The latest issue of this old house magazine listed the shelf strengths of different materials. Depending on the weight of your 19" and the span between the sides you might want to put a brace directly under the TV shelf. You could throw together 2 drawers and have a place to hold some DVD's.

    Just a thought

  4. #4
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    RE: MDF Cabinet Joinery

    just built a custom shelf unit for shoes, easiest way i found is biscuts and screws, and use gorilla glue to get a goos bond. without spending alot of time making dadoes or anything else, might be the fastest way to do it.

  5. #5
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    Orchard Park, New York, USA.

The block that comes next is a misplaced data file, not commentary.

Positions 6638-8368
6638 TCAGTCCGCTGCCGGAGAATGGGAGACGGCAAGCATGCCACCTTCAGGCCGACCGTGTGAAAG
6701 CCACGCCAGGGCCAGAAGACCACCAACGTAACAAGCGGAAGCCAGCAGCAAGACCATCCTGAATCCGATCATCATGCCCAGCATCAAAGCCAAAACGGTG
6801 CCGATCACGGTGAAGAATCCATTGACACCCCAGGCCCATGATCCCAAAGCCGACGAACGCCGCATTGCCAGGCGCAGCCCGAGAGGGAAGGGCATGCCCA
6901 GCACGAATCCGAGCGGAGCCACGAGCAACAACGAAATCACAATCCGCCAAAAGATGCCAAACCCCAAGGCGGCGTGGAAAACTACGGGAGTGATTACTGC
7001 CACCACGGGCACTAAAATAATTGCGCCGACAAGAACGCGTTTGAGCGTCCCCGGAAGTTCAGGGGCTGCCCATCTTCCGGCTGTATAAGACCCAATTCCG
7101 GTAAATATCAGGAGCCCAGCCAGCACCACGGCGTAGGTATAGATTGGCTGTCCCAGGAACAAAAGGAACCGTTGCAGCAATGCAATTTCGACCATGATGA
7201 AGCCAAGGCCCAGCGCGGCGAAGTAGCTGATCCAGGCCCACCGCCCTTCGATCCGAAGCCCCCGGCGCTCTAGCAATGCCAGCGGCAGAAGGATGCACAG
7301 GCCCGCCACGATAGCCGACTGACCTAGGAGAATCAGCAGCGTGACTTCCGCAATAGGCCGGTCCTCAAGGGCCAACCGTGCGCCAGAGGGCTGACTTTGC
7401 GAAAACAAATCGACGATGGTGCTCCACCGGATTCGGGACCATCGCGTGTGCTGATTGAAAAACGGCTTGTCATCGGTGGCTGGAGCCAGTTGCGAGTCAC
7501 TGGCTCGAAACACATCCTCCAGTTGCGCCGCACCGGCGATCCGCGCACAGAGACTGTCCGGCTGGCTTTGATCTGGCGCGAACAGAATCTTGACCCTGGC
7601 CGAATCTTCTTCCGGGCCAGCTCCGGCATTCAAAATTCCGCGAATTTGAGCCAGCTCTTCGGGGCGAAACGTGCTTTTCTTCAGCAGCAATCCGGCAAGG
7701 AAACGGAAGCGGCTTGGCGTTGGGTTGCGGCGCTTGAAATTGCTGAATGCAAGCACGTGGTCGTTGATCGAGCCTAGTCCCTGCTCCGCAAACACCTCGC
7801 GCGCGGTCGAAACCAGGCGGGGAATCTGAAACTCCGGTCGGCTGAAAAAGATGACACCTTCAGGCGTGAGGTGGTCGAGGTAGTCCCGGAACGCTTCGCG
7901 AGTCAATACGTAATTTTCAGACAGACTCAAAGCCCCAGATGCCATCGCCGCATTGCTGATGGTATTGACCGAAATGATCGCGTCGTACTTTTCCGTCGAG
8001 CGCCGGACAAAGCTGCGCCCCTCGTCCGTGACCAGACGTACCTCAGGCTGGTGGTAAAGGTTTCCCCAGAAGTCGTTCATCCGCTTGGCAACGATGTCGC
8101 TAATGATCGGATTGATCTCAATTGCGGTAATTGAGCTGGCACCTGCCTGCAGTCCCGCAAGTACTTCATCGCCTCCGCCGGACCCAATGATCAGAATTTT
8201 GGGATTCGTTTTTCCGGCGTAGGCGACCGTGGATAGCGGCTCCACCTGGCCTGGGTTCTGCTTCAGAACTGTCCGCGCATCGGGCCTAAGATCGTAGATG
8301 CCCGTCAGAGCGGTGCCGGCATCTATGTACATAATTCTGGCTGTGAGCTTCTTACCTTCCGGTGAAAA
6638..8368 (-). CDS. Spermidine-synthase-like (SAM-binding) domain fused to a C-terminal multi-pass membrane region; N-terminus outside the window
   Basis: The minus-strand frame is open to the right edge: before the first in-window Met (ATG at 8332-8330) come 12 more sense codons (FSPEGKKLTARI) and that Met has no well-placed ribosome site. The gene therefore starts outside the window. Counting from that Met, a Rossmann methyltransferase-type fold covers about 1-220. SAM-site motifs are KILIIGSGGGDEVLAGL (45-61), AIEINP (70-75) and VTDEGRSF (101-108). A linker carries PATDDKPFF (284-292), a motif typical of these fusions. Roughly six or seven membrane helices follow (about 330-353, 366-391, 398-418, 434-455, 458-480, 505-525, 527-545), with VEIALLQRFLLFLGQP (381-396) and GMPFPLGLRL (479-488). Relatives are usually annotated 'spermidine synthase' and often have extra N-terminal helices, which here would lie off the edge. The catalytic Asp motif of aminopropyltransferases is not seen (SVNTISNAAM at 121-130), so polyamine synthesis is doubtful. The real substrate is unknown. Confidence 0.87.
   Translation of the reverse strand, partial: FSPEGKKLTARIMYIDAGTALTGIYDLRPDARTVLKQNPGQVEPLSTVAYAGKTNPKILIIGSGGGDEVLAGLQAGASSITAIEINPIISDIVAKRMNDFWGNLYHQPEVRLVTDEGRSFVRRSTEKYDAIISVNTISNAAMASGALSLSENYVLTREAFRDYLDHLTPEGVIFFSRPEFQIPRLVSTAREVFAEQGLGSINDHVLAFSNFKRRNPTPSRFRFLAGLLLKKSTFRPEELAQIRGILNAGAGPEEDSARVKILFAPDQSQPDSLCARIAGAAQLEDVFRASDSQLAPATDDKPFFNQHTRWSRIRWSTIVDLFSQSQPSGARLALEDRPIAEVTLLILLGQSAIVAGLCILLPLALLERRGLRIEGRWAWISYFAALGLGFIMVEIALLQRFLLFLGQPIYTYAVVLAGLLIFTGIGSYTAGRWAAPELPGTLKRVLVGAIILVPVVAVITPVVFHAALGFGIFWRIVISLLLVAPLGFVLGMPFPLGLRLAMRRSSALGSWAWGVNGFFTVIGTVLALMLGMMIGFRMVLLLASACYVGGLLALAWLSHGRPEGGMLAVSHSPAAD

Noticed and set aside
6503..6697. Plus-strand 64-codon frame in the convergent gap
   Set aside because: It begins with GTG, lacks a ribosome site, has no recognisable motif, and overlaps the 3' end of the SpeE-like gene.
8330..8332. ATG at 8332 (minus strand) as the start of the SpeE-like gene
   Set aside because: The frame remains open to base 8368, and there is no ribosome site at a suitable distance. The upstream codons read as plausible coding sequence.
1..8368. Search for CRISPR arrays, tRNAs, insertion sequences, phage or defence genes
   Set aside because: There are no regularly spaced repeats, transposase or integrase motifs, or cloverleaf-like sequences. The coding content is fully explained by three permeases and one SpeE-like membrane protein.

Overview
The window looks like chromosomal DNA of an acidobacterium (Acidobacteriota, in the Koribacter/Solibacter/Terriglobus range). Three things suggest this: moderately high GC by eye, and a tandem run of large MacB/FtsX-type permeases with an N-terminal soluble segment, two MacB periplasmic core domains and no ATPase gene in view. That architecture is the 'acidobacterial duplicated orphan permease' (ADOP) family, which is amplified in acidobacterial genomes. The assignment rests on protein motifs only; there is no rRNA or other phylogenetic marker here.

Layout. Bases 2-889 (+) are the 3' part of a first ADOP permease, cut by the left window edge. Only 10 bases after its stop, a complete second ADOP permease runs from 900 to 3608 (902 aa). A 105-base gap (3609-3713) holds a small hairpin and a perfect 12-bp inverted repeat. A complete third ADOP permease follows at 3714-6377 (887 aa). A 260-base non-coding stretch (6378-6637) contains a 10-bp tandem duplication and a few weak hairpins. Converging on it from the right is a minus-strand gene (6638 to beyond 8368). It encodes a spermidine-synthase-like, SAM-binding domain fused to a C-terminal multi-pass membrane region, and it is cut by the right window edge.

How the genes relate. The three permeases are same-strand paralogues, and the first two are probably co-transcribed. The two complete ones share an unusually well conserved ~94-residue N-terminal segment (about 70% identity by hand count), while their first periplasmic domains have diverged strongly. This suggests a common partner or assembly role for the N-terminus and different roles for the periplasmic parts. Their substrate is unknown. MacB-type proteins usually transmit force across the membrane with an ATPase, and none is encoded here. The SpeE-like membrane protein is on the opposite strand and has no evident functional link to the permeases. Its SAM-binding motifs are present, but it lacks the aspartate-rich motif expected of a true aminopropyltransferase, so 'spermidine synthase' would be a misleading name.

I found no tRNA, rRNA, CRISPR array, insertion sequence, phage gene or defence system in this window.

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    RE: MDF Cabinet Joinery

    Yeah forget dados with MDF, it's just big cardboard after all, and the less cutting the better, so biscuits work well.

    Easier still, some right angled shelf brackets and if it's a supporting shelf for a tv and you need it to float, perhaps use a single piece of REAL wood, heh...Or double or triple up the MDF...

    It's pretty strong stuff really, just can't flex much before breaking.
    So once you've got the whole length to thickness aspect sorted it;s fine...
    Once you get more than 3/4 of an inch of it together though you could happily jump up and down on it without it breaking in most applications.
    It is however ludicrously heavy stuff and before you know it, even with quite modest shelving systems, the weight makes moving it if ever you planned to impossible.